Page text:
Well, Martha had a lot going on and needed to work hard in order to show Middle Eastern hospitality to Jesus.

Mary, on the other hand, is completely unhelpful in Martha’s plan for hospitality. She shows hospitality toward Jesus in a different way, by listening to his every word. And if you’ve ever spent any long period of time with religious teachers, you know their words can go on and on, or at least that’s what my wife says.

Mary listens to the Lord / Martha provides a welcoming home.

I think both of these are valid and are equally important when Jesus comes over.

Martha’s Condition
But, something in the story changes. It isn’t just about two good ways of hospitality. Martha is not content with the state of affairs in her home and the condition of her heart is revealed. Martha provided hospitality to be sure, but the scripture says that “Martha was “distracted” by her many tasks.

The word in Greek for distracted here (pereespato- περιεσπᾶτο) means more than just an inability to concentrate. The word means: to be pulled or dragged away.

Martha isn’t distracted only by the tasks of hospitality; she is pulled internally in two different directions because she is working harder than Mary. She wants Mary to do what she’s doing, to fall in line with the social customs of the day, to be just like her. Martha is distracted because she is comparing herself to her sister.

Can you hear it when she says, “Lord, do you not care that my sister has left me to do all the work by myself? Tell her to help me!” Things don’t usually go well for us when we tell God what to do, and it’s no different for Martha.

Jesus responds to her, “Martha, Martha, you are worried and pulled apart by many things; there is need of only one thing. Mary has chosen the better part, which will not be taken away from her.”

Mary was sitting at the feet of Jesus being Mary. She was not concerned with other things; she was concerned only about drinking from the living water that Jesus offers those who hear him. She wasn’t comparing herself to her sister, thinking, “Oh, maybe I should help.” She knew where she wanted to be and was not divided in spirit about her decision. Mary recognized that she needed to give her focus to the words of Jesus. She needed to stop doing anything else. She knew the time and place for worship and the time and place for work, and she didn’t mix the two. She chose the better part. Mary understood in that moment that listening to the words of Jesus, hearing the transformative news about the Kingdom of God and the love of the Father is primary and life giving.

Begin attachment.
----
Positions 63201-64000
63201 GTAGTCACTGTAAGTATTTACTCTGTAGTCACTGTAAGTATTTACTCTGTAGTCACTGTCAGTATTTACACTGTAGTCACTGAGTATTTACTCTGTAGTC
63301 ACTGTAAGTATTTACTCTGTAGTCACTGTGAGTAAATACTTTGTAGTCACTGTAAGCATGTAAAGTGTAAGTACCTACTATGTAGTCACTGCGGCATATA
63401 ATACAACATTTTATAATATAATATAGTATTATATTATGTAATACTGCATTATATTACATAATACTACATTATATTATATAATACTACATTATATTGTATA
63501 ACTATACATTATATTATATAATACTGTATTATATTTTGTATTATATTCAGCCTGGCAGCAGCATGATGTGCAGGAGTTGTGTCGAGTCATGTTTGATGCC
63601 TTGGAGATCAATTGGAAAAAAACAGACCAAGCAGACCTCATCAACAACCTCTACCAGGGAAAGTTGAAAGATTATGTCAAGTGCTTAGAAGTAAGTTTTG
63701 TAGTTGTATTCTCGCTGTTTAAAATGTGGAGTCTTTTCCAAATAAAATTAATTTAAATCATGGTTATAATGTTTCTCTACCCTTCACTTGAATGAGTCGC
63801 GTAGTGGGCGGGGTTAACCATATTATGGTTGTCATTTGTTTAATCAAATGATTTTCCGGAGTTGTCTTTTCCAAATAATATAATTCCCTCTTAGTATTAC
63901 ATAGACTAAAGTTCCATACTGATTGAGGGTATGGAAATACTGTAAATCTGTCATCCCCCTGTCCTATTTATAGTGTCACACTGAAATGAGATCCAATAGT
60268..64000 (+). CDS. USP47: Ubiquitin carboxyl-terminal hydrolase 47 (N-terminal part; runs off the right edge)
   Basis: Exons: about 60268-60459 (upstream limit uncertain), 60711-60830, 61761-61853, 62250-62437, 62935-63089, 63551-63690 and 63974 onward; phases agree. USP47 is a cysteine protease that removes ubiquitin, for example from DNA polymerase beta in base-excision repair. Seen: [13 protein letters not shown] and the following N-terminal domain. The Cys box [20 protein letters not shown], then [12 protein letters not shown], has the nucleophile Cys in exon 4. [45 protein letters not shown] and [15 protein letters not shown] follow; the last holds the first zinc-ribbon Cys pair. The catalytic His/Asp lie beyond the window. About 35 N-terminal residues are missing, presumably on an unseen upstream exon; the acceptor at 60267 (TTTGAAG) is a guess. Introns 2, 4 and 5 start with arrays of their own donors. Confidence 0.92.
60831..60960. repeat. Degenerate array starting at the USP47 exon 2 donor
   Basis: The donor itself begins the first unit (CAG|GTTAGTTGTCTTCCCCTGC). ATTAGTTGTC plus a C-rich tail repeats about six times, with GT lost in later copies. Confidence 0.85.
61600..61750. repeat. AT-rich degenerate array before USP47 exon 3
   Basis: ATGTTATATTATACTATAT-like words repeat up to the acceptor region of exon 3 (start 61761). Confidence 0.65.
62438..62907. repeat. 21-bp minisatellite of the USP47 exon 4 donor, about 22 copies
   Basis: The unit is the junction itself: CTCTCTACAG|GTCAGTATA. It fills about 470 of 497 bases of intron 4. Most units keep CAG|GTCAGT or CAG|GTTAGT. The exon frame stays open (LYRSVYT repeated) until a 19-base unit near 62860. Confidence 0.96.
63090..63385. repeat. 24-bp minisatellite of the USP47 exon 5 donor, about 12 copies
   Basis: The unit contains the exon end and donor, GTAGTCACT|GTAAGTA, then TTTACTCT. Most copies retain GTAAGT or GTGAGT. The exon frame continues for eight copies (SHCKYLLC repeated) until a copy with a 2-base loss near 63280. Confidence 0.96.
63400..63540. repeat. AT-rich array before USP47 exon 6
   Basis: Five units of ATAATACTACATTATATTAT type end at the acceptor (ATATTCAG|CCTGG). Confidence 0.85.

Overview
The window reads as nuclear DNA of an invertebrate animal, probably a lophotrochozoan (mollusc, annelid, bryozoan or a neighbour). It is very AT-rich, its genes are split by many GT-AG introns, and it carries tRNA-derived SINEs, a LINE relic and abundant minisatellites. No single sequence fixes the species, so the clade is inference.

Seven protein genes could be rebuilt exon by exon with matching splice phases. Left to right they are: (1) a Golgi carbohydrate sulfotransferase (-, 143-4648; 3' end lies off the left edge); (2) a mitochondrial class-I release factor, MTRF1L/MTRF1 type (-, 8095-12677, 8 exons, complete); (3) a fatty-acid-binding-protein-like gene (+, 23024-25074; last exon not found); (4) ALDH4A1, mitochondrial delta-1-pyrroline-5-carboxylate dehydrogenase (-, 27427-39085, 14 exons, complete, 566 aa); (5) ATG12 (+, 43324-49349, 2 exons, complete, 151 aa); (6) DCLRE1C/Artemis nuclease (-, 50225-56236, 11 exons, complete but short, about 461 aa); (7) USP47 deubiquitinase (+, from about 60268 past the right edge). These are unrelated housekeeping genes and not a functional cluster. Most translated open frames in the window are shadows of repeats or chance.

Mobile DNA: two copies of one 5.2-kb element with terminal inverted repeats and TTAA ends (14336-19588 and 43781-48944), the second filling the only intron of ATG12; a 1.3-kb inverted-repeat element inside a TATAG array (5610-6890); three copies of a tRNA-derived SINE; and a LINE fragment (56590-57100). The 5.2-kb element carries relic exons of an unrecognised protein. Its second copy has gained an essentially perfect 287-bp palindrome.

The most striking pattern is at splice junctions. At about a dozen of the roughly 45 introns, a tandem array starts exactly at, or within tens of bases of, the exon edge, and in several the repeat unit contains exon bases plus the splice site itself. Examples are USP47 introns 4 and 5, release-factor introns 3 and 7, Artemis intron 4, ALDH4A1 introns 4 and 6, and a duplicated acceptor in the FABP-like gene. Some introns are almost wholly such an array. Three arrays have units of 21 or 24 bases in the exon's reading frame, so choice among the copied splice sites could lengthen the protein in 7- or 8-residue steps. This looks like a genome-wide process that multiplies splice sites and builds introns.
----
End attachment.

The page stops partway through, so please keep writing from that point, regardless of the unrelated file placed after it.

Martha was divided. She was divided because she wanted her sister to being doing what she was doing. She was divided because she felt like she was getting the short end of the stick. She was divided because listening to Jesus was just another task she had to complete.

Friends, like Martha we can’t recognize God showing up in our house when listening to God is just one more thing on our to-do list. When we have many tasks to be taken care of and we add weekly worship, or prayer, or any other “spiritual act” to the list, then we like Martha want others to join in the sin of our busyness and add things to their to-do list.